Weather Channel calls for “much colder” than normal temperatures this fallSeptember 24th, 2012 by Matthew Leach
Hello everyone! I’ve been meaning to issue a fall forecast of my own for the past couple weeks, but one thing has piled on another and I haven’t completed my draft! However, by Wednesday you’ll see the final results of what I am observing and what I think that will mean for you in the coming months.
In the mean time, I thought many of you would like to know the Weather Channel’s take on the situation since, after all, they are slightly more well known, credible and famous than myself But I’d sure like to duel it out with them when it comes to predicting Kitsap’s weather!
Ahem…where were we? Oh yes. The Weather Channel. In a news release just hours ago, Dr. Todd Crawford, Chief Meteorologist of Weather Services International (WSI), expounds on the ever declining El Nino and how it may actually play the opposite effect than first anticipated. This means much of the west could be caught in a chilly early season grip while the eastern states could bask in above to much above normal temperatures.
In fact, December is projected to average “much below normal” in the Northwest, much to the pleasure of skiers and snowboarders here! (By the way, “normal” is considered anything higher than the 1981-2010 historical average)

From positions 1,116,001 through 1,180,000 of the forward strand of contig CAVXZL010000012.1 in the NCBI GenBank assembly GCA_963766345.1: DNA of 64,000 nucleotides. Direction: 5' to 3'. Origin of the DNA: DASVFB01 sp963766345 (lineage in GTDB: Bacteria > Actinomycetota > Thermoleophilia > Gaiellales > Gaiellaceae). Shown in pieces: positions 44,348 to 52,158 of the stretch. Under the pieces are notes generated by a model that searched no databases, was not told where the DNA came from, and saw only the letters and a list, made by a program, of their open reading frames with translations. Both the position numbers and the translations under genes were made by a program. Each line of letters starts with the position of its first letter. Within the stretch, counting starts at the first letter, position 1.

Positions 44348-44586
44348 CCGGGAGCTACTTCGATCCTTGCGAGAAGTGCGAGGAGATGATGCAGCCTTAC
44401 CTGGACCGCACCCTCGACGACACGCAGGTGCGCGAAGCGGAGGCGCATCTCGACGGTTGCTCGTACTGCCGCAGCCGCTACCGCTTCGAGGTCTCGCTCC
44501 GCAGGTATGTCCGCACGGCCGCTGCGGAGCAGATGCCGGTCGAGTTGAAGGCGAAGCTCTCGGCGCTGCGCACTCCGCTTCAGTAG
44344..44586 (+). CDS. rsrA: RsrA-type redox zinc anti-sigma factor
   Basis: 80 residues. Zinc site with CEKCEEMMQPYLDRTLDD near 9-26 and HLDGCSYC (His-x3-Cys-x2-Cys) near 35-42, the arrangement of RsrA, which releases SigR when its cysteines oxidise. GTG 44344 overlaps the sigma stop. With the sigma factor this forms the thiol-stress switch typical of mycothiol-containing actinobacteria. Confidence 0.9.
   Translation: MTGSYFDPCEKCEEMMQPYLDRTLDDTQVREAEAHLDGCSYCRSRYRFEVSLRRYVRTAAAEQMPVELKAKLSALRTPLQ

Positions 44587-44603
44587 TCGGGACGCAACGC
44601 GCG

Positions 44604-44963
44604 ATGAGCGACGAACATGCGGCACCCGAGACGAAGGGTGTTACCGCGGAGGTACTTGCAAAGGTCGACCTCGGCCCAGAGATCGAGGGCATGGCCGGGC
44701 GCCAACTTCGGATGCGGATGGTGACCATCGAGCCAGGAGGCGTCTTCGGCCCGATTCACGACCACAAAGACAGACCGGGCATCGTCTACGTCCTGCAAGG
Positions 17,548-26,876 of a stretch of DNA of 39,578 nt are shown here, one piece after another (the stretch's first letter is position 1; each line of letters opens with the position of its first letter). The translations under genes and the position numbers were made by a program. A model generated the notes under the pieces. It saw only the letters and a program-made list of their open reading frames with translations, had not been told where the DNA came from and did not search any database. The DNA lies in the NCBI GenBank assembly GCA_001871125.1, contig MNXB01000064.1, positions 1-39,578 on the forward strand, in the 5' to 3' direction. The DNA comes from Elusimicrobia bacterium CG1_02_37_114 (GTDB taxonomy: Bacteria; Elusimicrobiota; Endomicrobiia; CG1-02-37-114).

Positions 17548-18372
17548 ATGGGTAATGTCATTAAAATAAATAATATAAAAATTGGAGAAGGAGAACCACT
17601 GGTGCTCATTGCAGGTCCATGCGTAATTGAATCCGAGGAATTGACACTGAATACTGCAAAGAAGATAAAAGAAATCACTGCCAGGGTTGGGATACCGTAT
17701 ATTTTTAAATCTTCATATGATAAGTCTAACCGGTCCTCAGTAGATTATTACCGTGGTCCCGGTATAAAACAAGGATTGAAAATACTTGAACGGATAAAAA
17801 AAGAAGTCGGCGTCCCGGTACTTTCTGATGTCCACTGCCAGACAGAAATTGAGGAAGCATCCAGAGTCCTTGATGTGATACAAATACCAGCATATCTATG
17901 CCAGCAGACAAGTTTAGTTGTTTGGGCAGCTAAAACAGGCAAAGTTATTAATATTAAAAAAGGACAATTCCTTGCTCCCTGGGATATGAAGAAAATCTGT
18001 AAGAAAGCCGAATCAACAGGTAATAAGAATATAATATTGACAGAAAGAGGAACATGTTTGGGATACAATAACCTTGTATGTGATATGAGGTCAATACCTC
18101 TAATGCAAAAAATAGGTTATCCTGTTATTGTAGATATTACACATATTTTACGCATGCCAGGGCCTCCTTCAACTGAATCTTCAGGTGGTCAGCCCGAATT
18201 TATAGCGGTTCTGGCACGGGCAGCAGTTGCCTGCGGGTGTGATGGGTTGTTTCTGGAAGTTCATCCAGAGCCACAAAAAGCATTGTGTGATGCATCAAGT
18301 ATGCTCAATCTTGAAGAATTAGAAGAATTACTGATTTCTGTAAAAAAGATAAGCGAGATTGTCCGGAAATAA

Take from this what you will. It IS a 3 month long range forecast after all:
(We’re having issues with the link, so you will have to copy and paste this into the address bar. Sorry for the inconvenience!)
As for us in the present day? Well…I don’t know how many ways I can present it to you without it sounds monotonous. The next 7 days looks pretty typical of late September: morning clouds, drizzle, partial clearing in the afternoon and highs reaching the upper 60s and lower 70s. This will be the case until about Thursday when a weak ridge of high pressure builds in and boosts temperatures up a notch into the low to mid 70s.
The long range is interesting, but I prefer to leave it at that. There are certainly signs for a pattern change once we enter October, but let’s not get too carried away
For now, enjoy what we have! Several forecasting agencies don’t seem to think it’ll last much longer